Active/Adaptive Flexible Motion Controls with Aeroservoelastic System Uncertainties
Most aeroservoelastic analyses of modern aircraft have uncertainties associated with model validity. Test-validated aeroservoelastic models can provide more reliable flutter speed. Tuning the aeroservoelastic model using measured data to minimize the modeling uncertainties
is an essential procedure for flight safety. However, uncertainties still exist in aeroservoelastic analysis even with the test-validated model due to time-varying uncertain flight conditions, transient and nonlinear unsteady aerodynamics, and aeroelastic dynamic environments. For flexible motion control problems, a control law that adapts itself to such changing conditions is needed. Active and adaptive control of these coupled mechanisms is mandatory for stabilization and optimal performance in such time-varying uncertain flight conditions.
The primary objective of this research is to study the application of a digital adaptive controller to the flexible motion control problems. This can be achieved by introducing online parameter estimation together with online health monitoring. Structural response information at
the selected sensor locations will be used for the online parameter estimation. The second objective of this research is to develop a simple methodology for minimizing uncertainties in an aeroservoelastic model.
Work to date: The team has modeled known uncertainties.
Looking ahead: Future activities involve further refinement of the models, which will involve flight tests currently planned for 2015.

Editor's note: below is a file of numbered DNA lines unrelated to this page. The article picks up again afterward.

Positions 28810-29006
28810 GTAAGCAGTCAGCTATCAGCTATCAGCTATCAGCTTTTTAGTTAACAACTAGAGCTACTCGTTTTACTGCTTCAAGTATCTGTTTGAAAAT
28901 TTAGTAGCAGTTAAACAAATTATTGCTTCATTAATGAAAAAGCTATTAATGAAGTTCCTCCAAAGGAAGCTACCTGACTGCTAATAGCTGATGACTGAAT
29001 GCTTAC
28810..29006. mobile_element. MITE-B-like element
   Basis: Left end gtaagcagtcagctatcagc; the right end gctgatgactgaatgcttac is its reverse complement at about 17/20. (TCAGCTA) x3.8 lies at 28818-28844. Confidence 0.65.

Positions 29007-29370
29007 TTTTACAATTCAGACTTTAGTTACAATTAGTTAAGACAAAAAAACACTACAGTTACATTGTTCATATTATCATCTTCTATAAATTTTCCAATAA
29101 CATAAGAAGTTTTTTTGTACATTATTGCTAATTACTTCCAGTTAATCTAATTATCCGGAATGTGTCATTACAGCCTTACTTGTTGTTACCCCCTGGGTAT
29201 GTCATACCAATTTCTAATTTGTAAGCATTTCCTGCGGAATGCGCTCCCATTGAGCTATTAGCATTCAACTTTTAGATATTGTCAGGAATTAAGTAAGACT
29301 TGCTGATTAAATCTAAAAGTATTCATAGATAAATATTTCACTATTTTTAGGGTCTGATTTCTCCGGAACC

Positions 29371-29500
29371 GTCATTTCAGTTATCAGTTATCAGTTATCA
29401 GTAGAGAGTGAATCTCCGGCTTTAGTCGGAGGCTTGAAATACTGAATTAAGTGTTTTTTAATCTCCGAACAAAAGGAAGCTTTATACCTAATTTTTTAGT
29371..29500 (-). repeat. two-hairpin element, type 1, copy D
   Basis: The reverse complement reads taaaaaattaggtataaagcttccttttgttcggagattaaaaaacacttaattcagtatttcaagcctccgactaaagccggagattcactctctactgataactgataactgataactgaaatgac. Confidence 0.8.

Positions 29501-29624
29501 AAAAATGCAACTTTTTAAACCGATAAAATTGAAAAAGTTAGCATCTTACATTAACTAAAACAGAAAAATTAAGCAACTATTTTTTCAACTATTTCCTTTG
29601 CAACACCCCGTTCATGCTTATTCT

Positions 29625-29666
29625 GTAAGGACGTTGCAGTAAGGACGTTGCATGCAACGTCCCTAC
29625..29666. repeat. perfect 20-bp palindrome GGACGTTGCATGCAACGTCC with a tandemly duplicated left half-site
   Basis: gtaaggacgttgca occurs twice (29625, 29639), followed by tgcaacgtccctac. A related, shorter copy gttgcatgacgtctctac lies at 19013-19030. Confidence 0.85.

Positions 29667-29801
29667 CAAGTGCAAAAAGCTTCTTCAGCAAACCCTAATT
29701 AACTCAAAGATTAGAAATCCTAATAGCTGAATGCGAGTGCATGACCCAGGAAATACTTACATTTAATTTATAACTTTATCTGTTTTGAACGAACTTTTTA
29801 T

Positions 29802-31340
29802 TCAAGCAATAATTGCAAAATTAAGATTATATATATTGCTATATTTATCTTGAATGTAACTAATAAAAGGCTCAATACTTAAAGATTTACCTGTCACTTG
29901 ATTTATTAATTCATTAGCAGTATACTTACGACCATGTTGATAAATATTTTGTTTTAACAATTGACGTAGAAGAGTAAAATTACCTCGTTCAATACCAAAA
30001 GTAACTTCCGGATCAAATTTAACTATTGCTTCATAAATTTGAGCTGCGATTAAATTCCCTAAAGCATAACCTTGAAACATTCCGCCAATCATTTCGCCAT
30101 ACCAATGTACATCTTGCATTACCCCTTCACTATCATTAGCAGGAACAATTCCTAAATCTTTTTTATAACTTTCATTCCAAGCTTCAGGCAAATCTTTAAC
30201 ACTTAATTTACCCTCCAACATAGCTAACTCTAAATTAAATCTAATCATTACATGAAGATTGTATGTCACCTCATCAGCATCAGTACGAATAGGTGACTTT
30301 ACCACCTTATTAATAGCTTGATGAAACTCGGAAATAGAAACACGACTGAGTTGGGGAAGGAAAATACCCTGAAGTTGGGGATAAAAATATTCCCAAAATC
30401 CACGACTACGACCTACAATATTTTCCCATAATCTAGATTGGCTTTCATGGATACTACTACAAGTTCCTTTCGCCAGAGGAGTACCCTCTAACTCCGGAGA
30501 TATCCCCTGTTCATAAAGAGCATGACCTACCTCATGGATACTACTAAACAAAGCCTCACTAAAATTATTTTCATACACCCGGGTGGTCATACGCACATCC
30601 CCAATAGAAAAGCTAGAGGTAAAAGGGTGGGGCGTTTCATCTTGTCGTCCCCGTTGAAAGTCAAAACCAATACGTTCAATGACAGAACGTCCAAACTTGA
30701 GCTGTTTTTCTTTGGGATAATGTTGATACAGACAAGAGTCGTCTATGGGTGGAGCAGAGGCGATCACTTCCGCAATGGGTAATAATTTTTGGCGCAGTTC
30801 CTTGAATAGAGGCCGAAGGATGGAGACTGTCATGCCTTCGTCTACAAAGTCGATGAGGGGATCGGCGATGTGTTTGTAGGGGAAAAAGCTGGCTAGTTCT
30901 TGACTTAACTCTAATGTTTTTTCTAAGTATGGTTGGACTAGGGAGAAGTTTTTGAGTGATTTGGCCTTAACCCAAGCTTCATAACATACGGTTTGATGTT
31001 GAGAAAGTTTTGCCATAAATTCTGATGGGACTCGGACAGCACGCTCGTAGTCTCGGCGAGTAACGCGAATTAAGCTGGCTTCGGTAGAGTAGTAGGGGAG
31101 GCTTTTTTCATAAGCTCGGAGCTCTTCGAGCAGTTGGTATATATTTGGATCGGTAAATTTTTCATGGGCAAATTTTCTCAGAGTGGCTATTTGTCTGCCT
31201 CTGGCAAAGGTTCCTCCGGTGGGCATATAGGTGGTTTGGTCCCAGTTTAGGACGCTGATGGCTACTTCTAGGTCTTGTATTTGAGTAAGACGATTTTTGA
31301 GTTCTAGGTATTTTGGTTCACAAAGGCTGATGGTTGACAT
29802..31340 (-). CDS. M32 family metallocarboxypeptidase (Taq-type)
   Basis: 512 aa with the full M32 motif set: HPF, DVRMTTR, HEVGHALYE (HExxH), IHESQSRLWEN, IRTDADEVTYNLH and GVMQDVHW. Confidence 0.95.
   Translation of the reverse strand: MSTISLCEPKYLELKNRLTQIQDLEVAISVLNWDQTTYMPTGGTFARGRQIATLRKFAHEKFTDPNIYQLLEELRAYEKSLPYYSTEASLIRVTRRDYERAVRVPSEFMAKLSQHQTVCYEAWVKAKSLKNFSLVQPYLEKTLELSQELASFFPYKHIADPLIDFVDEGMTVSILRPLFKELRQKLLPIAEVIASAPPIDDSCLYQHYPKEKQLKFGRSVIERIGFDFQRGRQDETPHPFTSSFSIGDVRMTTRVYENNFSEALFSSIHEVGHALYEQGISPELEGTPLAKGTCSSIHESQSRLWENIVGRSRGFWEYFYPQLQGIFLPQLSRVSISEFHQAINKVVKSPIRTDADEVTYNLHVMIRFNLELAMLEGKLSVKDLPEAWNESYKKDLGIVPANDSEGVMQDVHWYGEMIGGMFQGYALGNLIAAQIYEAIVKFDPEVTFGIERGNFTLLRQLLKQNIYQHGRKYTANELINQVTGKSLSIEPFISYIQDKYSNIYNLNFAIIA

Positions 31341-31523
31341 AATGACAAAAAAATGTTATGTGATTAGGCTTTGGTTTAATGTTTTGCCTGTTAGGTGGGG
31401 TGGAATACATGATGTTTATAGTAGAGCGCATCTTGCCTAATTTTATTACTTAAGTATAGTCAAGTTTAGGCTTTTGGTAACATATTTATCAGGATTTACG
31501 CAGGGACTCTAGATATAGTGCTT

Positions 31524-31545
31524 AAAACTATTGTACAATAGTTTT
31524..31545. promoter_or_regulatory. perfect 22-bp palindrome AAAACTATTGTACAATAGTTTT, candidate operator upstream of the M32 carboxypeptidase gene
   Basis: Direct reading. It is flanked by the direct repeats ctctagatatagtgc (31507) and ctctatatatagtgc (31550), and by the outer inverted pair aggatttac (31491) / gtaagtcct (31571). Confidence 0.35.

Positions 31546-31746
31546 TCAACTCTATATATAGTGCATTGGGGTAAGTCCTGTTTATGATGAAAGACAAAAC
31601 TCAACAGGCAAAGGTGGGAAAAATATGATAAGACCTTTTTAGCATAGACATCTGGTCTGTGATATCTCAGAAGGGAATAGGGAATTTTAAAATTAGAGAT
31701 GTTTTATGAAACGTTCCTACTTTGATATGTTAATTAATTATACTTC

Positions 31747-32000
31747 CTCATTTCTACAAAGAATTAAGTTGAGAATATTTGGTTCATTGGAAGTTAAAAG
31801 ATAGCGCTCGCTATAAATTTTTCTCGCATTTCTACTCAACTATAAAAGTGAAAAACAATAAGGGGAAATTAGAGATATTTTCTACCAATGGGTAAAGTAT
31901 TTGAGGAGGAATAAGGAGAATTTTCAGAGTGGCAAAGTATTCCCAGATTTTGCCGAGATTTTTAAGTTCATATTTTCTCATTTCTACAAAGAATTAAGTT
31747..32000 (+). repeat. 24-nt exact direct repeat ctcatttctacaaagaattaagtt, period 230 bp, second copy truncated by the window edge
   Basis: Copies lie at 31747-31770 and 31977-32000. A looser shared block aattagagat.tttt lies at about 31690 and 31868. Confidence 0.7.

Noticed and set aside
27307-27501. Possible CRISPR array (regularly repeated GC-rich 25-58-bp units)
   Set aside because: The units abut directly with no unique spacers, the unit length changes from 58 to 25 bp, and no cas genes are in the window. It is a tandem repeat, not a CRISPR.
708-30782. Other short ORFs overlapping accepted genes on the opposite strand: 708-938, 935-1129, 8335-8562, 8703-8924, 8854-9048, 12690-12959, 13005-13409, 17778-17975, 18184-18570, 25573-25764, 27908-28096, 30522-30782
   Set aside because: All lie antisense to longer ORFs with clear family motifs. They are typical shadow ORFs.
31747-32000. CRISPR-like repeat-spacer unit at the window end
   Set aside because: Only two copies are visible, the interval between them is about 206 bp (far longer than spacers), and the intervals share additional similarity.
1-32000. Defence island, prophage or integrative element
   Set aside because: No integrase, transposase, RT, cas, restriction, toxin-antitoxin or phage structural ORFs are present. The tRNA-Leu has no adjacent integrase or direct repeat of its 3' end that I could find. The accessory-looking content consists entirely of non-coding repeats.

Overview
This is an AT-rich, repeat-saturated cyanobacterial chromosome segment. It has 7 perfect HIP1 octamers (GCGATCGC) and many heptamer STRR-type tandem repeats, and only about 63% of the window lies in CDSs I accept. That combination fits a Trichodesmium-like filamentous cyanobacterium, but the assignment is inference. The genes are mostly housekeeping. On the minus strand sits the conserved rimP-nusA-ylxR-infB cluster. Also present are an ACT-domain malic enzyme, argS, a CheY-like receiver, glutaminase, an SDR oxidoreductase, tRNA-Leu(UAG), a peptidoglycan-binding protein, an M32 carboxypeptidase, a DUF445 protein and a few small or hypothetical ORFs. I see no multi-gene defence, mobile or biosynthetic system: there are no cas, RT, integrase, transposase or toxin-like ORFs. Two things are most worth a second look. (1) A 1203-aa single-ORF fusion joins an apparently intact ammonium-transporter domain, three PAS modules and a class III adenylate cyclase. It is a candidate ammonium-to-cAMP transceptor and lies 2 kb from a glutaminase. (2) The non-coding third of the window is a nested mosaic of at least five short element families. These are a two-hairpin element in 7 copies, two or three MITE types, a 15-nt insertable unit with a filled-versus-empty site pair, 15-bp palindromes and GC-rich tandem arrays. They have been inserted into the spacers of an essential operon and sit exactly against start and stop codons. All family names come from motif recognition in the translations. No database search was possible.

Partners: Lockheed Martin Advanced Development Program has provided the X-56A FEM and test data. The Air Force Research Laboratory will provide X-56A vehicles and ground control systems. Other NASA Centers have contributed to this effort as has the University of Texas at Austin.
Economical: Enables high-precision simulation prior to expensive flight tests
Smoother ride: Permits superior ride-quality control
Resulting models apply across a wide range of aircraft
Hyperelastic Research/Lightweight Flexible Aircraft
Armstrong engineers are pioneering new research in aircraft design and modeling. Researchers are experimenting with revolutionary hyperelastic wing control technologies that can reduce weight, improve aircraft aerodynamic efficiency, and suppress flutter. Other cutting-edge research involves techniques, models, and analysis tools for flutter suppression and gust-load allevia-tion.Flight projects at Armstrong rely on high-performance aircraft that can support research on lightweight structures and advance control technologies for future efficient, environmentally friendly transport aircraft. This work has applicability beyond flight safety and design optimization.Armstrong's R&D capabilities in this area also can be applied to other vehicles, such as supersonic transports, large space structures, and hypersonic vehicles.
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